Indie has become a term as nebulous as it is ubiquitous. Everyone has their own criteria for what warrants this designation, drawing arbitrary lines based on their own predilections. Maybe you're keen on indie games because you think their big-budget counterparts are soulless consumer products. Or the polish of the AAA scene has lured you away from the archaic independent games peddling cheap nostalgia. It's time we put these unfair categorizations to rest. There are characteristics that are endemic to everything indies hold dear and yet, when you pull back the curtain, you find so many exceptions that these designations become meaningless. Let's explore the many contradictions already present, and finally do away with our unnecessary labels.
Myth: An indie developer is independent. There aren't business executives breathing down their necks, marketing teams interfering with design, and shareholders clamoring for a profit. All of these capitalistic demands destroy the passion that fuels an indie developer.
Reality: Using the literal definition of "independence" seems like an easy way to separate developers, but it soon becomes clear that such a rule is fraught with problems. There are a bevy of high-profile studios who don't answer to a parent corporation. Epic has created quite a name for itself with its popular engines and beloved shooters, Ninja Theory was behind some of the most fascinating stories from last generation, and Platinum has breathed life into some of the greatest action games in history. Indie developers are not always completely free, either. The contract a studio must sign to be on Xbox One limits the platforms a game can appear on, which is as restrictive as it gets. We see developers who have independence and those that don't in every part of the industry, so there's no reason to assume indie teams are unchained.
Myth: A small scope is an indispensable part of being independent. Games that we usually call indie do just one or two things, but push those concepts as far as possible.
Reality: Indie games aren't the only ones who use a limited scope to their benefit. Nintendo is particularly good at this design mentality, though few would label the Japanese giant independent. Just take a look at Mario Kart 8. There is nothing to do in this game aside from motoring around colorful locales while whinging weapons at your friends. The same could be said for Donkey Kong Country: Tropical Freeze. You run, jump, and die; there's nothing else on that disc aside from platforming challenges. Contrast those experiences with games like Assassin's Creed and you can see the difference. There are so many systems and mechanics to balance that you might forget you're a time-traveling assassin. Still, there are plenty of AAA games pushing a few ideas as far as possible without worrying about elements that could distract from that core appeal.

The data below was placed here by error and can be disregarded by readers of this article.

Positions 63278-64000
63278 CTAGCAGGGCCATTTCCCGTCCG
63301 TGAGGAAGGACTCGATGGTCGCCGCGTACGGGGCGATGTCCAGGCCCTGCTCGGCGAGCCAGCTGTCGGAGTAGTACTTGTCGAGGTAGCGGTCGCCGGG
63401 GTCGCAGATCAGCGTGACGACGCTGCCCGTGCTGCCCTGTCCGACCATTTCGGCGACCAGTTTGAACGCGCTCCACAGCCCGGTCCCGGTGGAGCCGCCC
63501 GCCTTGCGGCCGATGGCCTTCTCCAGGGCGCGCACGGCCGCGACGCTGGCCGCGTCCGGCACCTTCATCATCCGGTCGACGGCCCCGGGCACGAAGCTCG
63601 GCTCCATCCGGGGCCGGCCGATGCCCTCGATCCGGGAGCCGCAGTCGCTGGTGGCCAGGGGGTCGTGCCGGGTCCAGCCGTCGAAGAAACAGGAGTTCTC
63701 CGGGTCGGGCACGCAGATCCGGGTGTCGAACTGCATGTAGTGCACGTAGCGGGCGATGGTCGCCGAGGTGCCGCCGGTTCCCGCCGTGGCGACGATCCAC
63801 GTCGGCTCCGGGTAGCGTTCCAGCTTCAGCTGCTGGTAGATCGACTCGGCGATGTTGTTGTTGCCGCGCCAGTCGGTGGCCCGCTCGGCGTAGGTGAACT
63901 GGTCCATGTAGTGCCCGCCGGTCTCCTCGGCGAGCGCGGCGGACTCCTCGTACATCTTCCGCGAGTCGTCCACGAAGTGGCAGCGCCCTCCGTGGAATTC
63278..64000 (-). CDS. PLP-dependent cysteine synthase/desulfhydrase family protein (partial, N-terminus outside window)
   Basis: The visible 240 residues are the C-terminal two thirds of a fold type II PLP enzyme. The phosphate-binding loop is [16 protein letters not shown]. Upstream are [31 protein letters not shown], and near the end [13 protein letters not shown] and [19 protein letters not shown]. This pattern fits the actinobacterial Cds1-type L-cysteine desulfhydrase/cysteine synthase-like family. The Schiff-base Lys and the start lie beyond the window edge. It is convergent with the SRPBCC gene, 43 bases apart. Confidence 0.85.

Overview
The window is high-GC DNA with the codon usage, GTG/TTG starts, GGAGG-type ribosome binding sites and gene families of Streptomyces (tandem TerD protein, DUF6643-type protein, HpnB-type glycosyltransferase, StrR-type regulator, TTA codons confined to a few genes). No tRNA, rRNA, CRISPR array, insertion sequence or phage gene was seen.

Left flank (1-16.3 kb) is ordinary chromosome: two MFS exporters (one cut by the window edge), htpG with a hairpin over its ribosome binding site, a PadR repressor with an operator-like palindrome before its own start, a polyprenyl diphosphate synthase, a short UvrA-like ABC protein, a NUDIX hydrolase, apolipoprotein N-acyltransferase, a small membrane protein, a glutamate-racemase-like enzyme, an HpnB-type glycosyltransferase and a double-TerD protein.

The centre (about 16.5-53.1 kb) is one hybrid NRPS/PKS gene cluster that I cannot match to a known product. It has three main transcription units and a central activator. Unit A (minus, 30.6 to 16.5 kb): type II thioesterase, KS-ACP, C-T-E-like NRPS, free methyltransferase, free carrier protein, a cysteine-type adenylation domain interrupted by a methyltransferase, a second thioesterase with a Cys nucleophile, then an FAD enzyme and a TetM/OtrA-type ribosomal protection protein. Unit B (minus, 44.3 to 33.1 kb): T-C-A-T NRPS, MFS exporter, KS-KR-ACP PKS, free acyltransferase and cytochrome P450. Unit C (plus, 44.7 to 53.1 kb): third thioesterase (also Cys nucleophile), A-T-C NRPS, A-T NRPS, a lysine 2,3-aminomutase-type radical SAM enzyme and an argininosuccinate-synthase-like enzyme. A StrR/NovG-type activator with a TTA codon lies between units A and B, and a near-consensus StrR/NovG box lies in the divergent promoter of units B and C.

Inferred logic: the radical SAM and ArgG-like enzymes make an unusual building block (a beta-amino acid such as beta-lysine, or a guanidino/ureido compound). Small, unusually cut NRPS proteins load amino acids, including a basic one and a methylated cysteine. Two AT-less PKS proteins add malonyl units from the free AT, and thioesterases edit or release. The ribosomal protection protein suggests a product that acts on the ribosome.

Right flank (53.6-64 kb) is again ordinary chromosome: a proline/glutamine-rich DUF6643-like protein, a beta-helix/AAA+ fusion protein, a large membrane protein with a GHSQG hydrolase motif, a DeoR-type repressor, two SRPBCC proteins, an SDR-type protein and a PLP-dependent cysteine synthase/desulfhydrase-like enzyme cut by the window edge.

Myth: Indie games don't waste your time like their more expensive competitors. There aren't tedious tutorials to sit through; just hit start and you're instantly having fun.
Reality: Too much hand-holding got you down? Fire up Dark Souls and you're thrust into a world of chaos before you understand how to swing a sword. Metroid similarity tosses you off the high dive before you know how to swim. And look no further then The Wonderful 101 and A Link Between Worlds for games that make sure you hit the ground running. Getting to the good part without any delay exists in every part of the industry, as long as you know where to look. And don't pick up any old indie experience expecting to jump right in, either. Have you tried Frozen Synapse? If you don't have an advanced degree in deadly espionage, you're not going to understand a lick of what's happening until you plow through a lengthy tutorial. Developers either embrace immediacy or implement teaching tools dependent on what the game needs, not whether they're considered indie.